FAIR HAVEN — Construction work began earlier this week on a new gravel road that will bypass a faulty bridge along the Castleton River.
Crews with Markowski Excavating of Florence started working Monday morning to construct the new 440-foot road that will connect the southern side of the Deport Street bridge and River Street. The road will come out between 29 River St. and 31 River St.
“I am really happy,” said interim Town Manager William Humphries on Tuesday. “The business owners (near the bridge) are very happy.”
According to project engineer Steve Diglio with KAS Inc., the total construction of the road is about three weeks, but it will be weather dependent as winter starts up. He said they hope have the road completed by the end of the year or before winter shut down.
“We are hoping to have the gravel bypass in place before Christmas,” he said Tuesday. “When spring comes in, we will put in the final touches.”
Diglio said they had to redesign the road to accommodate some concerns made by the company that operates the rail line. He said the current design is much better than before.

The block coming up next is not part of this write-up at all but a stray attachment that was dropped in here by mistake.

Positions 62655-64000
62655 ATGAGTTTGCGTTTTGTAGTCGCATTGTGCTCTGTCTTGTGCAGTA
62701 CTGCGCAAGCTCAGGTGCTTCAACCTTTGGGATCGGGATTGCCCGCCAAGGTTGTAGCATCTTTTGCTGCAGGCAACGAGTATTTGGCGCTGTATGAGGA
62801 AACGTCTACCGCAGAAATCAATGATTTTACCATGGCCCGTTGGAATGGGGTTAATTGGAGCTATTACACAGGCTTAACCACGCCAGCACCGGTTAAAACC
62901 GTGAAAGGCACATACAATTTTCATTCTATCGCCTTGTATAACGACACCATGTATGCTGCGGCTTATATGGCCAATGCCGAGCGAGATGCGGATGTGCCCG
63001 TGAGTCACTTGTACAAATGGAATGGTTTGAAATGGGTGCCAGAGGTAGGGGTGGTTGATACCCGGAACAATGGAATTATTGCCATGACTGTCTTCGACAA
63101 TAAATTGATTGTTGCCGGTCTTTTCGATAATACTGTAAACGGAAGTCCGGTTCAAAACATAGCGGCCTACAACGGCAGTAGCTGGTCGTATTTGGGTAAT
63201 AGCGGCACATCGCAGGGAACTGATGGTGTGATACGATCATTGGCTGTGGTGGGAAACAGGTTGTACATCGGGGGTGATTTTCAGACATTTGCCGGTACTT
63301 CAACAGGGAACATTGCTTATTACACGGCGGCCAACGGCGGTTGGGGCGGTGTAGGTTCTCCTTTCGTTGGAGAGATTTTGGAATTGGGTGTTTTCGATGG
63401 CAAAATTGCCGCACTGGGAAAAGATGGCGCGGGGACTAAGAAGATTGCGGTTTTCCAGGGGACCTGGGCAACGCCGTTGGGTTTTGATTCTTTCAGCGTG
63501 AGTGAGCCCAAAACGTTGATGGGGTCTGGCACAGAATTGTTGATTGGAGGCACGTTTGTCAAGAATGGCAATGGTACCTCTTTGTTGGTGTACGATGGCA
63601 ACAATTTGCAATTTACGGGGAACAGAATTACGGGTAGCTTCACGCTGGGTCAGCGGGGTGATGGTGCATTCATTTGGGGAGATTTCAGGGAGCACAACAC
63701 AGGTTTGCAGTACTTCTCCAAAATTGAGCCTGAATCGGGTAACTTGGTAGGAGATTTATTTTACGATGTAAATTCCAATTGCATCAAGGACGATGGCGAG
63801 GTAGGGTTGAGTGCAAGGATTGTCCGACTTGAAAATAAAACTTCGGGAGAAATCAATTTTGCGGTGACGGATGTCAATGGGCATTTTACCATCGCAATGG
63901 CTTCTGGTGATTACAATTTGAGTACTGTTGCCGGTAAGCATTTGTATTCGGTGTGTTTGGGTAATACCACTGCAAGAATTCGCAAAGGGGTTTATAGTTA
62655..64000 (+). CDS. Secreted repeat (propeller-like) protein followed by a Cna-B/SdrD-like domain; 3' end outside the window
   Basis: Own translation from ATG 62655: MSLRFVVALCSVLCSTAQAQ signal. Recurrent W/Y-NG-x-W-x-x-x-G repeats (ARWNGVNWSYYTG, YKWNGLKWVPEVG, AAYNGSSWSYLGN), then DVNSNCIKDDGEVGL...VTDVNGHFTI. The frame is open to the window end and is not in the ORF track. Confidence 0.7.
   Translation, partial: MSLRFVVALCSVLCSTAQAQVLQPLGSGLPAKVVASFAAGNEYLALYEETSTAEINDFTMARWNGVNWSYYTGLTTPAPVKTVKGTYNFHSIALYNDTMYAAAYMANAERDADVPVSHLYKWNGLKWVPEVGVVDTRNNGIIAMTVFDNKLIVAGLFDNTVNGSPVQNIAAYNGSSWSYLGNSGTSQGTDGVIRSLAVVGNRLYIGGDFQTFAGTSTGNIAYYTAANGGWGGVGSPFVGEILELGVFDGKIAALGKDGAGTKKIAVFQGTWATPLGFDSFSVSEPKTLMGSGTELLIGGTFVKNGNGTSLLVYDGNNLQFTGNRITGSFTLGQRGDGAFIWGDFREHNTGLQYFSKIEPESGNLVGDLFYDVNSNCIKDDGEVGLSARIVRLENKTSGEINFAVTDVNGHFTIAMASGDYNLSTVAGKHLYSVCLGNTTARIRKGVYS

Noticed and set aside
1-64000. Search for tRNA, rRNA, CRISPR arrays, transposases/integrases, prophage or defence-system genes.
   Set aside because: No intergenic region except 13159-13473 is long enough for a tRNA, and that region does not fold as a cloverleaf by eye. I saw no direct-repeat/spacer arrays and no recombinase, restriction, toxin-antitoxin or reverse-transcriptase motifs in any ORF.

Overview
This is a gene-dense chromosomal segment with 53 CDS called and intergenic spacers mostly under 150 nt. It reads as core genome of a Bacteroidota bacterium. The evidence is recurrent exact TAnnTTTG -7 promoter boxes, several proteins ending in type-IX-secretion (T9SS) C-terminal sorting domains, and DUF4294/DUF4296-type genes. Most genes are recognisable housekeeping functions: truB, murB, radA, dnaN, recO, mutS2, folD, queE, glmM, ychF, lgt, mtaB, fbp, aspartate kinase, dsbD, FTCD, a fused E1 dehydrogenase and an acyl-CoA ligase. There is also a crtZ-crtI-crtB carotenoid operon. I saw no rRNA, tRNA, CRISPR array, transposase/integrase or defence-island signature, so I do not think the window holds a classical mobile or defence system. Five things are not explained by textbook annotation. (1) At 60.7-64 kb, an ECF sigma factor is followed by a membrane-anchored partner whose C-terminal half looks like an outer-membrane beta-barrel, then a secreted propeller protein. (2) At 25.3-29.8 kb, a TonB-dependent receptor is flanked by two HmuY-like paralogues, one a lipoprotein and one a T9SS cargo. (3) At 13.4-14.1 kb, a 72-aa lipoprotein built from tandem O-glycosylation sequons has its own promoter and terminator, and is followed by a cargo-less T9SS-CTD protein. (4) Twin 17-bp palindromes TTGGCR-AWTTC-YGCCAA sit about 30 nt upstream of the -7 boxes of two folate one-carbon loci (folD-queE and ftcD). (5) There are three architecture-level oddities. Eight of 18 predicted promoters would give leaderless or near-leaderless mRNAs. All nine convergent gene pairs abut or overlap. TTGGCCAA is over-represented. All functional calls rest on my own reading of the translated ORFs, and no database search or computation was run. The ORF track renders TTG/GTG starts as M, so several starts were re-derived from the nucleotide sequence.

The road bid worth $58,066.55 was awarded to Markowski Excavating last week. Upon completion of the project, the total cost is estimated to be between $150,000 to $200,000, Diglio said. This cost includes costs of easements and right-of-way purchases.
The gravel road is expected to save the town up to $480,000.
“It seems to be a win-win for everyone,” Humphries said.
The need for the new road began in October when Diglio told town officials that it would be more cost-effective to construct a completely new bridge instead of rehabilitating the existing Depot Street bridge. The recommendation came as a surprise to town officials especially that the cost of a new bridge was estimated to be $530,000 to $630,000.
“Some people thought we were moving slowly (to start the new road),” Humphries said, “but in reality we have been moving very quickly.”
“The property owners were great,” he added. “Everyone understood the benefit to the town.”
Diglio said he believes a portion of a $175,000 grant by the state’s Town High Structures Program the town received will be able to pay for the majority of the project. Meanwhile, the town using reserve funds to pay for the project.
Once the new road is completed, Depot Street bridge is going to be closed to vehicular traffic, though town officials are considering making it into a pedestrian bridge at some point.
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